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How does personalized gifting affect one’s mental health

Feelings_Emotion

How Personalized Gifting Affect One’s Mental Health

Mental health is an important aspect of healthy living. The emotional, psychological and social aspects drive our state of mental wellbeing. From childhood, to adolescence to adulthood, our mental well-being is constantly challenged. Likewise, gift-giving too, is a social, emotional, and cultural experience. Although gift-giving is a materialistic exchange, it conveys a deeper social communication exchange across life on earth. Gift-giving is even seen in nature - Male dolphins will bring a sponge from the ocean, and gift it to a female dolphin who tosses it around and wears it as a hat!

According to the Mental Health Foundation, ways to improve mental instability are by:
  • Keeping in touch with people who matter and making social connection - Accepting who you are
  • Giving and receiving care
  • Finding purpose and meaning by investing in relationships
Here's a deeper look at how personalized gifting can contribute to each of these methods of mental wellness..

Keeping in touch
Researchers from South University state that improper gift giving can bring feelings of negativity under circumstances where the gift has no emotional/sentimental meaning, or when the gift is much more or much less than expected. This emotional detachment can contribute to mental instability.

How can a poorly chosen gift contribute to this? Well... When a recipient is not satisfied with a gift, it indirectly communicates that the gift-giver has not put much time, effort or consideration into tailoring a gift to the recipient's preferences. Small things like these, cause disruption and distance in a relationship. Therapists suggest that psychological effects of disrupted relationships include the fear of missing out and loneliness. Shaded thoughts and feelings leave one to feel helpless and confused. Helplessness profoundly impacts one's mental wellbeing as they may experience symptoms of depression, stress and lack of motivation.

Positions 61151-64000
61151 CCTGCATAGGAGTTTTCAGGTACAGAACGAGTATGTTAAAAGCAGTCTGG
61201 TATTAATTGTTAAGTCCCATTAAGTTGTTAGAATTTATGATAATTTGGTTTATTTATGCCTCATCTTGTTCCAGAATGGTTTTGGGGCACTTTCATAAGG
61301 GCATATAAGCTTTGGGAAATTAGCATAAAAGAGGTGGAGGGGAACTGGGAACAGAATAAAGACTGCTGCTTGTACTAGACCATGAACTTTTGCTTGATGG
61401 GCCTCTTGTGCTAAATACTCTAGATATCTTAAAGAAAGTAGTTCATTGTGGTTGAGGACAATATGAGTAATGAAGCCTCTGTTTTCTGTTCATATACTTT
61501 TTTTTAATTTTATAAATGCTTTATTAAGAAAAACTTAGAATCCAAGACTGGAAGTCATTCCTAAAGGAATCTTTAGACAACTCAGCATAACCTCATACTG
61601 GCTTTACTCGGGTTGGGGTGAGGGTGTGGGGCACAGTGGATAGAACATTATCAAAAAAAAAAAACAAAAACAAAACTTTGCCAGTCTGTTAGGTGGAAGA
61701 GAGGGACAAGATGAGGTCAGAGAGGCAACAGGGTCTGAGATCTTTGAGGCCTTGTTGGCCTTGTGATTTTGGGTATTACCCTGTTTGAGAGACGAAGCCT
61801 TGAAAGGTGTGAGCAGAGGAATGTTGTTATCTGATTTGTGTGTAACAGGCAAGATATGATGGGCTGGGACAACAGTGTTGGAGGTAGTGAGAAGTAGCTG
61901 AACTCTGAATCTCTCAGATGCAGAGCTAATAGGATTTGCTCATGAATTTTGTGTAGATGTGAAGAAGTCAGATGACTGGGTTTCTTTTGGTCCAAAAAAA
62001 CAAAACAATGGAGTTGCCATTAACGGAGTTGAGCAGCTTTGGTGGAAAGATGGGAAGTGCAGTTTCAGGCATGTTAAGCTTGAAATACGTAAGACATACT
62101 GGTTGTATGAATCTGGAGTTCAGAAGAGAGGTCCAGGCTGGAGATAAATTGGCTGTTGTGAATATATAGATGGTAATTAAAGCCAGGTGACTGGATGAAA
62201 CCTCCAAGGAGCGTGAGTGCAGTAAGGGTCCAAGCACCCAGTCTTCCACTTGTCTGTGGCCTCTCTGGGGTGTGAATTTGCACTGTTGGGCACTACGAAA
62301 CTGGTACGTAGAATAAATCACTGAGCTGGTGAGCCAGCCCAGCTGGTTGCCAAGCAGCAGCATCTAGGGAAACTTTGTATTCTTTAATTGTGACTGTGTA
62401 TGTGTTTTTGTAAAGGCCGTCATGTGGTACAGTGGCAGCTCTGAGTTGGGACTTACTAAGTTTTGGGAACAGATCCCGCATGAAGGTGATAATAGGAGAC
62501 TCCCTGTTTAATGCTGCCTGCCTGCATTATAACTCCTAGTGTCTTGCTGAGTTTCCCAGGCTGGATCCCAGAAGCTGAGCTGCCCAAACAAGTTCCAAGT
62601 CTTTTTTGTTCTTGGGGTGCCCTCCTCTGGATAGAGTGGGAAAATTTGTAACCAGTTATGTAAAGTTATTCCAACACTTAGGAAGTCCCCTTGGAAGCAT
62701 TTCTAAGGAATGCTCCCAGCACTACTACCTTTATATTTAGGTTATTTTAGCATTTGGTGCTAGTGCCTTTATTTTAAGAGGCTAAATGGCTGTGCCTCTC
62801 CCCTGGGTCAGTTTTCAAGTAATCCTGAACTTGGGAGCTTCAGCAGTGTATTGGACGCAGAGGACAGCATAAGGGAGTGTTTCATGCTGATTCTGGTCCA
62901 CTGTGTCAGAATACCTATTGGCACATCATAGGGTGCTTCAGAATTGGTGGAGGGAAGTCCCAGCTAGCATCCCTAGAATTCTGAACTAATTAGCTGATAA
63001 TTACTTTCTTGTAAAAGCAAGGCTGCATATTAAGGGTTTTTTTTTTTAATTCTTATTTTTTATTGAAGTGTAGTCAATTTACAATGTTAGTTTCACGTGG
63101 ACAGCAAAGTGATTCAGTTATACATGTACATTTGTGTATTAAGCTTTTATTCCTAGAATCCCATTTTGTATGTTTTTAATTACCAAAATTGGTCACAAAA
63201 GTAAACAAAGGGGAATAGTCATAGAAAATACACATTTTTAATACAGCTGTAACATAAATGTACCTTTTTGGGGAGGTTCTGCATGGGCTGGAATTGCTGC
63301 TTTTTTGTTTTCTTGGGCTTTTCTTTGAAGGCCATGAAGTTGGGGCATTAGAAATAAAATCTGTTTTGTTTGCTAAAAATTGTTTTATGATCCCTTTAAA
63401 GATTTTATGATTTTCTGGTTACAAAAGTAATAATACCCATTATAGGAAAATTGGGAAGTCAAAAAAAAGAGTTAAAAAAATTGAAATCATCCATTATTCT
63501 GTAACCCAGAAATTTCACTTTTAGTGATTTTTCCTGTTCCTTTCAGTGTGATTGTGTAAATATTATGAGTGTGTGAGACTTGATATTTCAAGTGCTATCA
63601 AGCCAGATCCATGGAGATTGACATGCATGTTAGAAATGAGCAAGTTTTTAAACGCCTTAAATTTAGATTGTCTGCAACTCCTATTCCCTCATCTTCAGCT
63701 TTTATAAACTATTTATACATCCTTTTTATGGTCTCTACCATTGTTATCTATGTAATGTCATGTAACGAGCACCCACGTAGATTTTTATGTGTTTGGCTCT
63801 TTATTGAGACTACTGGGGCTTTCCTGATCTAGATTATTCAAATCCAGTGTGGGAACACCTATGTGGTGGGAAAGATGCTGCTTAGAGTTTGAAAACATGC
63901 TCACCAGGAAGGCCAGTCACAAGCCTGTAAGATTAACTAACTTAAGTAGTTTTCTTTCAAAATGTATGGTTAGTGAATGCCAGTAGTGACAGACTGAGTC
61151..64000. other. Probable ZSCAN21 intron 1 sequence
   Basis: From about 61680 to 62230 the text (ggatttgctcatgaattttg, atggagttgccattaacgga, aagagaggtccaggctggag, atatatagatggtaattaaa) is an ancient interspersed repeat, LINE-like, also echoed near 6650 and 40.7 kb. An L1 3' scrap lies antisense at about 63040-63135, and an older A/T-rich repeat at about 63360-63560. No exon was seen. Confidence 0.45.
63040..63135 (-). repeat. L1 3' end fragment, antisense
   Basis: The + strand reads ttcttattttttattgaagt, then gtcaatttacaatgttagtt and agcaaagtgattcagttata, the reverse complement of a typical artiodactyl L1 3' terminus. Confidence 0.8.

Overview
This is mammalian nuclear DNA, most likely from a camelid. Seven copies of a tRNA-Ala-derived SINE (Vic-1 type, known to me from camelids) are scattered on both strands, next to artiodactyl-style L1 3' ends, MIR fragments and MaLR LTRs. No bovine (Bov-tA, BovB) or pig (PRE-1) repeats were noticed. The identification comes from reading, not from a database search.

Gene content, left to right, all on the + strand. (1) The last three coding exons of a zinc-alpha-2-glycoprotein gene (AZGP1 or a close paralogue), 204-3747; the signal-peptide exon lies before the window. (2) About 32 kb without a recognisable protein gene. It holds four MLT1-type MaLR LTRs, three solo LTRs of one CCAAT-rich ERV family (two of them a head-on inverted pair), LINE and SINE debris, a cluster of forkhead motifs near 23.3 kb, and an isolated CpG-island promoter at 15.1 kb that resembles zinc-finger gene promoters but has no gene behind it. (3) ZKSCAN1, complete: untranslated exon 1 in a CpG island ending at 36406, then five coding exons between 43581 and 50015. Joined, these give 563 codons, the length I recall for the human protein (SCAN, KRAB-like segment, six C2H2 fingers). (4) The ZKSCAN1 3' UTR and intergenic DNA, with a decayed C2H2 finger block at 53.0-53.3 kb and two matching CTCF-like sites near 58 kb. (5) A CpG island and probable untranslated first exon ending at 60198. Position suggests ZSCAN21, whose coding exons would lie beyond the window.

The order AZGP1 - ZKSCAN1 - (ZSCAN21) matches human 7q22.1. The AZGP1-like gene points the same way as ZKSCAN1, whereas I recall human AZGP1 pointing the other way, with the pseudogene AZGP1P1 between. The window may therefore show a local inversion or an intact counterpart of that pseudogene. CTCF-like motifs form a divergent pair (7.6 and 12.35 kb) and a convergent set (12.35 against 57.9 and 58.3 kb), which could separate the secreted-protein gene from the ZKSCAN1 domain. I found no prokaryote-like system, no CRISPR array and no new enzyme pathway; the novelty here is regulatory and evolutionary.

However, a well chosen gift - a personalized gift - conveys more than just a token of appreciation, it conveys your deep-seated love for the recipient! This allows the giver and recipient to build and foster a healthier, happier relationship. Bridges to Recovery - a mental health care program, states that a well fostered social network, benefits an individual's mental health in various ways as it:
  • Allows for healthier lifestyle choices
  • Improves self-esteem
  • Builds resilience when challenged in stressful situations
In The Journal of Consumer Psychology, it states that gifts which hold experiences and memories tend to make people happier than materialistic gifts do!

Self Acceptance
Personalized gifts express a gesture of love, regard and respect for the recipient's unique personality and charm. Love is one of the most important aspects of living a healthy, happy life - self love from within and love from the people around you. Love makes you feel on top of the world!

A personalized gift resonates deeply with emotion - conveying how much the recipient means to you. Receiving love and appreciation from ones you love allow for self acceptance. People begin to understand that they are worth being loved, that they are a lovable individual and people admire them for who they are and the amazing personality they have. They feel charged and happily euphoric! Feeling loved and self-loving causes our bodies to release neuro-chemicals which trigger positive long term emotions. Monoamine levels are increased and together, all our naturally producing chemicals allow for the magic of happiness we feel.

Care
Personalized gifts express the amount of care and thought an individual has for the recipient. Benefits go different ways when we relate kindness to a selfless, generous act. Giving and receiving care, triggers our “feel good” reward center; the nucleus accumbens. Acts of generosity have been linked to greater life satisfaction, increased self-esteem, and fewer symptoms of depression and anxiety. One study explained that individuals who give and receive care, become more resilient when challenged with stress and hardships.


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